Accountability. That's what's at the center of the message that a USCA decision against Mr. Green will send, loudly and clearly, to the corrupt careerists within America's seminaries and barber colleges who are lurking in the shadows to prey upon unsuspecting students such as the defendant, in years to come. Accountability -- or a lack thereof, a freedom therefrom. In other words, a decision "for" the plaintiff in the instant case would not only negatively impact the plaintiff in the ways I have just explained, but will also send a message to the most corrupt elements within America's academic spheres that it's open season on indigent students. At the seminary in question, these corrupt elements did what they did to me because they could get away with it. No great mystery; some people are just that way. I'm not; you're not. But we're neither of us so naive as to deny that the world of organized religion is crawling with them. "Raped By Religion"
has tragically become a dominant theme in our national opera. This, too, is a verifiable fact.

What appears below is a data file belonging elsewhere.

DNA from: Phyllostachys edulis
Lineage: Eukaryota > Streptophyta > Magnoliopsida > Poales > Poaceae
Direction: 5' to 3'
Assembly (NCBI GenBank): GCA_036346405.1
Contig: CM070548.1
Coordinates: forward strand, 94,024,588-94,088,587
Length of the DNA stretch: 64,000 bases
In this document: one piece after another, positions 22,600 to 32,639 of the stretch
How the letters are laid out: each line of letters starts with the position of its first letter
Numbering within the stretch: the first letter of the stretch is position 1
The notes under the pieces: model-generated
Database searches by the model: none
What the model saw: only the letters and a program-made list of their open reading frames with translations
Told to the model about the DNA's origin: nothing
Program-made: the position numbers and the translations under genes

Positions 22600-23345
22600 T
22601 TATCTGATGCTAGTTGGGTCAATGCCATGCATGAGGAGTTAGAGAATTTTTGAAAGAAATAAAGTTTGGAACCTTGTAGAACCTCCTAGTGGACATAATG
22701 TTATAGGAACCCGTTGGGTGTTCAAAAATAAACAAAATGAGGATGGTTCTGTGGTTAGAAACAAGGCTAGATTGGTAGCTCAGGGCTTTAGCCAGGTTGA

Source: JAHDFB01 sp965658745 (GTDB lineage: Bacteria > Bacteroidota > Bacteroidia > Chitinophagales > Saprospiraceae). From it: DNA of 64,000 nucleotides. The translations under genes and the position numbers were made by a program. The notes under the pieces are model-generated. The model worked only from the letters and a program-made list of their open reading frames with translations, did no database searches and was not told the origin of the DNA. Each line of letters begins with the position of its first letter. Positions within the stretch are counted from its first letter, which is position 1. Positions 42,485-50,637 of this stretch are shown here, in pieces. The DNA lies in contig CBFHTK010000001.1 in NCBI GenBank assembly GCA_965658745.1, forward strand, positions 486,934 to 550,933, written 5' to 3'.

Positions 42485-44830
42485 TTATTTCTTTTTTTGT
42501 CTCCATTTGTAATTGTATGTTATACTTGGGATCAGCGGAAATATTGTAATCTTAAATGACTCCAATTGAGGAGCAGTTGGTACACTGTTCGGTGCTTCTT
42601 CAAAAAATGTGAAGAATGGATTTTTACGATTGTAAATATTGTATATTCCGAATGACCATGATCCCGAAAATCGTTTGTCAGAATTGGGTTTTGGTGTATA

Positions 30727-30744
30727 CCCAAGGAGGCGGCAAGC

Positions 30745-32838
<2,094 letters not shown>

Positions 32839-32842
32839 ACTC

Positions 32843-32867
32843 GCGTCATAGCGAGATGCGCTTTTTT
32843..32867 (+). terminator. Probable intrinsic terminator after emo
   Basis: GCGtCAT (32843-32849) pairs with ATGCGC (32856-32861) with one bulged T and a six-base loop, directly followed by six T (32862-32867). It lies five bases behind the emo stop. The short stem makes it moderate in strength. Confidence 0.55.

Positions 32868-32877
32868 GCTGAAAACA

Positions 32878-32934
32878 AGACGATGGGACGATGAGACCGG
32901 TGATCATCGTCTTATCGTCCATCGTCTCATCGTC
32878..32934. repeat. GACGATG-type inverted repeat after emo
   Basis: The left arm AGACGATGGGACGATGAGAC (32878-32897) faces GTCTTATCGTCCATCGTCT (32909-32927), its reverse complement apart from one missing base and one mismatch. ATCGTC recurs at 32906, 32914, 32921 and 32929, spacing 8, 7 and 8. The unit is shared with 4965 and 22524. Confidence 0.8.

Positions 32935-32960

In other words, a decision by this Court "for" the plaintiff would most assuredly and most tragically, turn out to be, in the fullness of time, very much a decision against the plaintiff. For, as I stated at the outset of this brief, this case is, as much as anything, about safeguarding the future of the plaintiff (i.e. the U.S. Dept. of Education). And the most effective, immediate, concrete way that this Court can do that is to safeguard the rights of future student loan recipients, whose economic disadvantage leaves them vulnerable to the very type of victimization by corrupt, negligent or intellectually lazy parties to whom, in 1984, the defendant in this case haplessly fell prey.